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I bought some Tamiya thin liquid glue and love this stuff, it cost the same as Testors at Hobby Lobby. Testors , although I dont have a problem with the glue itself, they changed the applicator from a metal needle point to a plastic spout, I didnt like the change. Tamiyas brush applicator for me is perfect in size and easier to use.  Tamiya 40 ml vs Testors 29.5 ml

DSC07864

Another great item from Tamiya is this panel scriber. Scribes out a plastic curl each time with an easy touch, found for under 9 bucks shipped on E-bay . Two thumbs up for these items..

DSC07865

Edited by BIGTRUCK
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The Model Car Garage #2238 photo-etched saw blades are some of the trickest tools I've come across in a long time. 

They're thinner by several thousandths of an inch than a conventional 32 TPI razor saw, and that makes a real difference in how fine a cut they'll make.

You can hold them in your fingers for precise control, or mount them in the regular small X-acto style handles to cut more aggressively.

Go slow, and they're magic.

Image result for mcg photo etch saw blades

 

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I bought some Tamiya thin liquid glue and love this stuff, it cost the same as Testors at Hobby Lobby. Testors , although I dont have a problem with the glue itself, they changed the applicator from a metal needle point to a plastic spout, I didnt like the change. Tamiyas brush applicator for me is perfect in size and easier to use.  Tamiya 40 ml vs Testors 29.5 ml

DSC07864

Another great item from Tamiya is this panel scriber. Scribes out a plastic curl each time with an easy touch, found for under 9 bucks shipped on E-bay . Two thumbs up for these items..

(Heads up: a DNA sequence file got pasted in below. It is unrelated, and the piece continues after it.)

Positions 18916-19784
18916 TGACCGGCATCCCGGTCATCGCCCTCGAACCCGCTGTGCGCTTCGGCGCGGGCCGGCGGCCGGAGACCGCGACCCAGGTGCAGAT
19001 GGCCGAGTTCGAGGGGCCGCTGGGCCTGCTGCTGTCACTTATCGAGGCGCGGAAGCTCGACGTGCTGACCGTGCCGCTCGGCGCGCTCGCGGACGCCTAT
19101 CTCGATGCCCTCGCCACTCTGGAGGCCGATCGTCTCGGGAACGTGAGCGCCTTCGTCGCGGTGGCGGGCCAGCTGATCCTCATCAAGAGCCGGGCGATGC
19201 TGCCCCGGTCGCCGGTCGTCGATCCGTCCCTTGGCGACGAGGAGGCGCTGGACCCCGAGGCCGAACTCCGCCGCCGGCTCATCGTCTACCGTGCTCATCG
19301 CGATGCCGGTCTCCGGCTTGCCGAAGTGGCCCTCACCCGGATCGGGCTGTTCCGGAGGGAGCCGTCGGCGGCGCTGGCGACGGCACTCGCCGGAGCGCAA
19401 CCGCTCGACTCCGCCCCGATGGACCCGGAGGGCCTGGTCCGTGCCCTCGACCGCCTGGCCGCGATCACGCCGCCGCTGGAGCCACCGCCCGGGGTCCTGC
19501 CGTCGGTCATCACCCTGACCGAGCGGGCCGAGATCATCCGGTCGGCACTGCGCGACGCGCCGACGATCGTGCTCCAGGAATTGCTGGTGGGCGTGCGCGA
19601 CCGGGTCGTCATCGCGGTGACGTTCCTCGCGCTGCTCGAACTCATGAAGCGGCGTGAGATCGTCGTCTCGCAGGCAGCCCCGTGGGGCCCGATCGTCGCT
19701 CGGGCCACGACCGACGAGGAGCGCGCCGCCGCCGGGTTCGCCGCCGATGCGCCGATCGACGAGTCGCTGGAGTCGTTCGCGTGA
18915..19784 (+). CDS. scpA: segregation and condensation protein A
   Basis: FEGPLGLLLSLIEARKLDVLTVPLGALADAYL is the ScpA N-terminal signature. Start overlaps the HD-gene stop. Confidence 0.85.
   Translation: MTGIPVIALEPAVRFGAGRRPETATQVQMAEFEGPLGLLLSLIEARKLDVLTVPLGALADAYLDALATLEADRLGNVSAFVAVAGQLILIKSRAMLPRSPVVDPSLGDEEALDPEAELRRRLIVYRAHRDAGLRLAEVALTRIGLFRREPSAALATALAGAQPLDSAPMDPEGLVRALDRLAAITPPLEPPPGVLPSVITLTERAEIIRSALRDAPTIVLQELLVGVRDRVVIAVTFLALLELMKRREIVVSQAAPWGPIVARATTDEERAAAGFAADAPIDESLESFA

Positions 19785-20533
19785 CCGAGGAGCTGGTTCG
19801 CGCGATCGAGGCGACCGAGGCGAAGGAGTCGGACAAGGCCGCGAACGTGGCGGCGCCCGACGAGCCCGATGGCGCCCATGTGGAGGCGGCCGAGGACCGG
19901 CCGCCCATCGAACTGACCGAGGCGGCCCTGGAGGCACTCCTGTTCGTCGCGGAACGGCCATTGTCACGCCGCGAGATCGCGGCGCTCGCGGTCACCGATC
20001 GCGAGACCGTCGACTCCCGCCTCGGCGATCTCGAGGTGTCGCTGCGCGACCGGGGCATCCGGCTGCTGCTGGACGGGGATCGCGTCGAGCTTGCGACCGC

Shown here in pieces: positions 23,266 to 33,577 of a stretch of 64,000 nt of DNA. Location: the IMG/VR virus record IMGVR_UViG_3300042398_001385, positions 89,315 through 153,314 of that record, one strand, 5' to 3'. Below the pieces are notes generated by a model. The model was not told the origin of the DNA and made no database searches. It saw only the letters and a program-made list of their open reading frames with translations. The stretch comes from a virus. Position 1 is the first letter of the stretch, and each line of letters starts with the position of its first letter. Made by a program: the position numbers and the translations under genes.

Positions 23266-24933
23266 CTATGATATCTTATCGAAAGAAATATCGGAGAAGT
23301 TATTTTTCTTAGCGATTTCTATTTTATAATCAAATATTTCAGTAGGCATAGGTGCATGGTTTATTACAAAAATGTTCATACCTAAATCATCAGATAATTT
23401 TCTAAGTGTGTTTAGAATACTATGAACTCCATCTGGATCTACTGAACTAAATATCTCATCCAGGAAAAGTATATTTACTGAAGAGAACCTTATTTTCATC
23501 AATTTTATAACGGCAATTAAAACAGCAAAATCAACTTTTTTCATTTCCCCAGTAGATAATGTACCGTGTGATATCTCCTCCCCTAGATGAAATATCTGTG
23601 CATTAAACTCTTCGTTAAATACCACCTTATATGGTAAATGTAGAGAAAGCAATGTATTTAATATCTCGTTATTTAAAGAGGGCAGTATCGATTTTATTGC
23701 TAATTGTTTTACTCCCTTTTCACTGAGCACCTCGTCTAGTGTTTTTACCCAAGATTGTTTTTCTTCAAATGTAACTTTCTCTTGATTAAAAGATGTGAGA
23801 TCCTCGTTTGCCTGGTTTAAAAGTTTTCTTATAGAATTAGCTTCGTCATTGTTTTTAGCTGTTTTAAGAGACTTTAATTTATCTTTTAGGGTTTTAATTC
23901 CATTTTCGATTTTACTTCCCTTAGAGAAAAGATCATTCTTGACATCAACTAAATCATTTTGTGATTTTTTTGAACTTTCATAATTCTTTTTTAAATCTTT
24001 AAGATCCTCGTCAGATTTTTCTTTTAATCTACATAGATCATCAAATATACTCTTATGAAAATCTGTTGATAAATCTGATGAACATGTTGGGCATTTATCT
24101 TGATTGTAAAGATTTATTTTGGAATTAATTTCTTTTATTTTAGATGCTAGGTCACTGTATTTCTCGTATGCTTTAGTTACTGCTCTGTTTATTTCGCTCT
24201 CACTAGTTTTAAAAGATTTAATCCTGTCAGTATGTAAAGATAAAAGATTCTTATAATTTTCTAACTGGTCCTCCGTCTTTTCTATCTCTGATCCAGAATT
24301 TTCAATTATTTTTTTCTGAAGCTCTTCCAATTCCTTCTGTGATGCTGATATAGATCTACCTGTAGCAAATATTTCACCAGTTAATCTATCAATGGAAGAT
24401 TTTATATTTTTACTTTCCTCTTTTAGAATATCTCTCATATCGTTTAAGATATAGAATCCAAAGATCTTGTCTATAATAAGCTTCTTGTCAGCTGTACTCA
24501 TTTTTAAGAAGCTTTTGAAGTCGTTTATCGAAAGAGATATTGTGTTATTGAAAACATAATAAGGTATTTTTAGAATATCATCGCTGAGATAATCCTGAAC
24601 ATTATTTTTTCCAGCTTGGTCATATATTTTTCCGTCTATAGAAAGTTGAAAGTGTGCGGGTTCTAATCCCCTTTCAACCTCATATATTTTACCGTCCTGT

Tamiya extra thin liquid cement is mostly (or all) acetone.  You can get acetone in large containers (like quart or gallon) in a hardware store. Much cheaper than a tiny bottle.

Most brands and types hobby liquid cements (sold in small bottles) use solvents which can be purchased much, much cheaper in larger quantities at a hardware store.

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For my money, when gluing, NOTHING beats the Flexi-File "Touch & Flow" applicator:  It's a thin glass tube, with a hypodermic-sized length of stainless steel tubing fixed in one end.  Use with any of the MEK-based pure liquid cements out there (Ambroid Pro-Weld, Tenax, or Flexi-File's own liquid cement--NONE of these have any of thickens--are pure solvent--much thinner even than water!).  Just touch the tip to the joint to be glued, and the liquid glue flows right into the joint, leaving ABSOLUTELY no residue behind.

 

http://www.flex-i-file.com/adhesives.php

Art

Edited by Art Anderson
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Thanks for the reminder on the panel scriber.

I've been meaning to pick one of these up to figure out exactly what kind of curve and point I need to grind on a thinner piece of steel stock.

I kinda figured you'd make your own scriber.   ;)

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I kinda figured you'd make your own scriber.   ;)

Yeah, I've done some experimenting with modified dental picks, saw blades, knife blades, etc., but so far i haven't come up with anything I'm in love with. The posters assertion that the Tamiya tool pulls out a "plastic curl" with every back stroke sounds like exactly what I'm after, but several also say it's too thick.

I figure if I copy a design that already does what I want it to, but using thinner steel stock, that ought to do the trick. 

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For my money, when gluing, NOTHING beats the Flexi-File "Touch & Flow" applicator...

I agree 100% with Art. It's a great tool. 

There is one downside though, in that it can tend to clog...and it can be almost impossible to clear if it does.